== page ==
Katja Schatte, a scholar of postwar East German Jewish history, will be in residence at USC Shoah Foundation Center for Advanced Genocide Research in spring 2017 as the Center’s 2016-17 Greenberg Research Fellow.
The Margee and Douglas Greenberg Research Fellowship is the Center's first endowed fellowship, which enables one advanced-standing PhD candidate each year to spend up to one month at USC Shoah Foundation in Los Angeles conducting research in the Visual History Archive. The fellow is expected to give a public talk about his or her research at the end of their stay.
Schatte is the third annual Greenberg Research Fellow. The fellowship was endowed by Margee and Douglas Greenberg, former executive director of USC Shoah Foundation.
Schatte has a BA in social work from the Alice Salomon University of Applied Sciences in Berlin, an MA in Latin American Studies from the University of Chicago, an MA in history from the University of Washington, and is working toward her Ph.D. in East German Jewish History at the University of Washington.
Her dissertation is about Jewish women living in East Berlin from 1945 to 1990, including experiences of female Holocaust survivors, memory, post-memory and transgenerational trauma. Schatte will conduct interviews of her own with Jewish women who were raised in East Germany after World War II, and she hopes to study them in conjunction with the testimonies she is able to find in the Visual History Archive during her fellowship.
Schatte said many of the women she will interview are children of Holocaust survivors, so she’s interested in how their experiences in socialist East Germany after the war compare to previous generations, like the survivors in the Visual History Archive.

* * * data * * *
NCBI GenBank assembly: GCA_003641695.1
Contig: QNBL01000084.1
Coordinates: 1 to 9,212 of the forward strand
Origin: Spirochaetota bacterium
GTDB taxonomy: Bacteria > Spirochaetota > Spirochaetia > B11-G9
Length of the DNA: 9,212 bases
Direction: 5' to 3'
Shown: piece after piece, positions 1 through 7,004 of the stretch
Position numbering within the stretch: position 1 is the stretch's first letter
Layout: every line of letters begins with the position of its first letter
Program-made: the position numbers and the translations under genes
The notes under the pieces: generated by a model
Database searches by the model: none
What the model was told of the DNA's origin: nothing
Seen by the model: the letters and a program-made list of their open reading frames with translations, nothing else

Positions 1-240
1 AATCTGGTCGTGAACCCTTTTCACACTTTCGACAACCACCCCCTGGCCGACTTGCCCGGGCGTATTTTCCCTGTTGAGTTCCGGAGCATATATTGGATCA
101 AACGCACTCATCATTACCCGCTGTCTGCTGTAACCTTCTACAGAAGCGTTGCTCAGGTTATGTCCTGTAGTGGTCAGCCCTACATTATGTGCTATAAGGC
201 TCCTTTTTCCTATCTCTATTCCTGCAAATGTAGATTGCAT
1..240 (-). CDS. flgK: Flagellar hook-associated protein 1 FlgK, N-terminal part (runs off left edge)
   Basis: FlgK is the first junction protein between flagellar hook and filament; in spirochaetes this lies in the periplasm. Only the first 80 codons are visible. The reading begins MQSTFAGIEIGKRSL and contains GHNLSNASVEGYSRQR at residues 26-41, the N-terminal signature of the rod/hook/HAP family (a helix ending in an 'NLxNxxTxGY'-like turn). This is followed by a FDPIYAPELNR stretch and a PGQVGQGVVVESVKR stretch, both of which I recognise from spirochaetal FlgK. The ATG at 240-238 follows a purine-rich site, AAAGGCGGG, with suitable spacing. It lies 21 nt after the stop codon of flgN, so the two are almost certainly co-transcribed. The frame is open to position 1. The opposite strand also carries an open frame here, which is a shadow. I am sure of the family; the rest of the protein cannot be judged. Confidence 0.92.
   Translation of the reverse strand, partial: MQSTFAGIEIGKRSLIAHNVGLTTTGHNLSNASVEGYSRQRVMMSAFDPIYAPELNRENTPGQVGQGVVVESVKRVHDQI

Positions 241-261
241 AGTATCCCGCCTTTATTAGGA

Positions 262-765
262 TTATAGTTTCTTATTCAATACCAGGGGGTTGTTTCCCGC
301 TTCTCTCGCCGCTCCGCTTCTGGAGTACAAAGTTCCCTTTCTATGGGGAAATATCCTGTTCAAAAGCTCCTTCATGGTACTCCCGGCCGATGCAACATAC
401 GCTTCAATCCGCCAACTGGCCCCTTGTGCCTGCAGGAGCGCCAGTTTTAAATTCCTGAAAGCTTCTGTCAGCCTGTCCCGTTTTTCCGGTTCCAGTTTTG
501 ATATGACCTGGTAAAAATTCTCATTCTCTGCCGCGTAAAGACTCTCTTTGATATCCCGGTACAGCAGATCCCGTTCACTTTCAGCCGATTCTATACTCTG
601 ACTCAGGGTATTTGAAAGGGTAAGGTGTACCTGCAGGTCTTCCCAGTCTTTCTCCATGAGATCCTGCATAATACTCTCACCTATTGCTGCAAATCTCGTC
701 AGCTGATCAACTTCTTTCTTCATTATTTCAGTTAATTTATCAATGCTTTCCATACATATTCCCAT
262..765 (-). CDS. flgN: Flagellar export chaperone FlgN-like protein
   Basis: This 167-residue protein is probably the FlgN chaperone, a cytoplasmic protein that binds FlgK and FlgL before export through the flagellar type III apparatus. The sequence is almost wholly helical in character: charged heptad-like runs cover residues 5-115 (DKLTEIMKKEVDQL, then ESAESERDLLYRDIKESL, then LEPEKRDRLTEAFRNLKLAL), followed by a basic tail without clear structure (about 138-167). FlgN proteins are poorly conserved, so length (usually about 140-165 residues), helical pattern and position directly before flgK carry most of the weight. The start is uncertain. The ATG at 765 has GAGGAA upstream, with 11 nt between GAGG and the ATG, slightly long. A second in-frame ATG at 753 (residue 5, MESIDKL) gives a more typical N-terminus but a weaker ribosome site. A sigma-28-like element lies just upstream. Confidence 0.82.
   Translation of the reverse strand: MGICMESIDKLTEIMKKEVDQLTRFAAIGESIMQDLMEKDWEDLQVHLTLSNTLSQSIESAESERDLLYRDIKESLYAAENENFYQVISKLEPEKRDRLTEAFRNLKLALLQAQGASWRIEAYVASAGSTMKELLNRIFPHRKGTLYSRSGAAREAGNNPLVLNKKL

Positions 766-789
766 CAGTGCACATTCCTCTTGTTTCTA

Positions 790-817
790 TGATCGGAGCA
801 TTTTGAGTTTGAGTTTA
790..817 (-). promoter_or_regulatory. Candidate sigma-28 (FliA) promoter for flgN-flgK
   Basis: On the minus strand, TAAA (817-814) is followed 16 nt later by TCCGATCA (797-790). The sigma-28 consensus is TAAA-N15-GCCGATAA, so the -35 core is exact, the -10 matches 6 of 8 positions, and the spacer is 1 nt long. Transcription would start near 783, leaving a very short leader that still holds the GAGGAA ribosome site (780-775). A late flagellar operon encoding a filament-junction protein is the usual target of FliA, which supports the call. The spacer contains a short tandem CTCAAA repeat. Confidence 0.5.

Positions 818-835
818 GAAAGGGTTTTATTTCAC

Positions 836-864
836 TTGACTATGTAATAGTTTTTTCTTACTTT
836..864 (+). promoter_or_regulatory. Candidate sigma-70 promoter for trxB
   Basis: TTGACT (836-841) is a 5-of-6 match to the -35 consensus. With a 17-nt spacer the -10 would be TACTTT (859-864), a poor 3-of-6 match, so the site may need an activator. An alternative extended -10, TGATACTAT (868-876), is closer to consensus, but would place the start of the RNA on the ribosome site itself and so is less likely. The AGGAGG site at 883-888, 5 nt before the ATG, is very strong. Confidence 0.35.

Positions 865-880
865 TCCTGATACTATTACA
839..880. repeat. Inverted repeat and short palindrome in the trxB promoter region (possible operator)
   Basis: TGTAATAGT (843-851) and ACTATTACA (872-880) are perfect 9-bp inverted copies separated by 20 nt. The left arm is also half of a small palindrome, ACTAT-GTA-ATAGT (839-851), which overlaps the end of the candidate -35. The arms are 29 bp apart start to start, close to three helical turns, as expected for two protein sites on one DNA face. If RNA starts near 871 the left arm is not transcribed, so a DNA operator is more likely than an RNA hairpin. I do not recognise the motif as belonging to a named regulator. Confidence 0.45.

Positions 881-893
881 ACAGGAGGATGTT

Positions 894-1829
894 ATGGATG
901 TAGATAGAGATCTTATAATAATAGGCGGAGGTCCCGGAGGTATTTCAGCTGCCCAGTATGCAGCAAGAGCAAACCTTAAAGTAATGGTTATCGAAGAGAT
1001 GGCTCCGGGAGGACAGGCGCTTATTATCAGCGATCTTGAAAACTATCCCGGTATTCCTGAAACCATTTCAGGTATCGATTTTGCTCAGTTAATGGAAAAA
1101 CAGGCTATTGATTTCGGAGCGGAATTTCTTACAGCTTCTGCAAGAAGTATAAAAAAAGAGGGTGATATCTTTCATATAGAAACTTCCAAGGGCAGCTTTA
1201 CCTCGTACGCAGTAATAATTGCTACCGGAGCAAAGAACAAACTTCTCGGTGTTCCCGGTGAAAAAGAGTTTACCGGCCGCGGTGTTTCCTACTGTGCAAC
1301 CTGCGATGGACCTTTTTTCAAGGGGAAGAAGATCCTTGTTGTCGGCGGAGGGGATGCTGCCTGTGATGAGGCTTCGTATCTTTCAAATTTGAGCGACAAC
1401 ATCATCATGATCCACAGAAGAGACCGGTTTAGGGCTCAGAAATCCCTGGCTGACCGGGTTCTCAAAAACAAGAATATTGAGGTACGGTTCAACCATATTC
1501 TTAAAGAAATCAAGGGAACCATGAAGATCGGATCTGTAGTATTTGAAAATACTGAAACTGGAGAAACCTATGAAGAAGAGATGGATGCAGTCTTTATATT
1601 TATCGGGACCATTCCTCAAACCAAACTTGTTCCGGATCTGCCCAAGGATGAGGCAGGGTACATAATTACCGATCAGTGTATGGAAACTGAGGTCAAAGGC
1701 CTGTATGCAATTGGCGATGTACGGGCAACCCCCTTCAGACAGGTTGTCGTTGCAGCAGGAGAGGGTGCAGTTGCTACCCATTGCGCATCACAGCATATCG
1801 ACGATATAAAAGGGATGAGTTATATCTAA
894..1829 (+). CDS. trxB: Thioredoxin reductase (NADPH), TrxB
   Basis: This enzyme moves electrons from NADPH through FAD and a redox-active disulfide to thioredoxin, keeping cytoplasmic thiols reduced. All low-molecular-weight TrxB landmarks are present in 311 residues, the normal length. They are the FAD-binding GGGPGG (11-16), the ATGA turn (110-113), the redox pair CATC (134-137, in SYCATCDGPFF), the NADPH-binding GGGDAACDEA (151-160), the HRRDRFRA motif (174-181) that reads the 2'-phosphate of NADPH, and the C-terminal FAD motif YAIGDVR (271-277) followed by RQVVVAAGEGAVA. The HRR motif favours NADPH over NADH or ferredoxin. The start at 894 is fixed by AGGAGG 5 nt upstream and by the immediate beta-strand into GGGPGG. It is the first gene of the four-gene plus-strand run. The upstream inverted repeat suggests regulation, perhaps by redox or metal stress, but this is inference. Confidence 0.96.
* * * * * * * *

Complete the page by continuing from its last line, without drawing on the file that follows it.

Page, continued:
“It’s almost like a puzzle because many of the people I will be talking to are the children of survivors while the stories I’ll find in the archive will be women who survived the camps themselves,” Schatte said. “[I want] to get a better understanding how these experiences are related and combine that with my own research to think about these experiences and grappling with them across generations in this specific political system.”
She also wants to study Jewish life in East Germany after the war, which is difficult to decipher from official documents alone. Only about 400 people registered as Jews in East Germany after the war, but Schatte believes there were many more. Jewish women in particular, she believes, were integral in maintaining an active Jewish community.
“It’s clear from memoirs, my conversations with them, and essays that they were really active in community life in achieving Jewish identity and Jewish life after the Holocaust,” Schatte said.
Schatte is looking forward not just to diving into the Visual History Archive during her month in residence at USC Shoah Foundation, but also presenting her work in a public lecture and collaborating with other scholars at USC.
She is confident that the Greenberg Research Fellowship will give her the time and space to delve deeply into the experiences of Jewish women in East Germany after the war – even as they were giving their testimonies to USC Shoah Foundation.
“I’m very excited about [the fellowship] because I think this allows me to spend some more time with this angle of my research and that’s really exciting,” she said.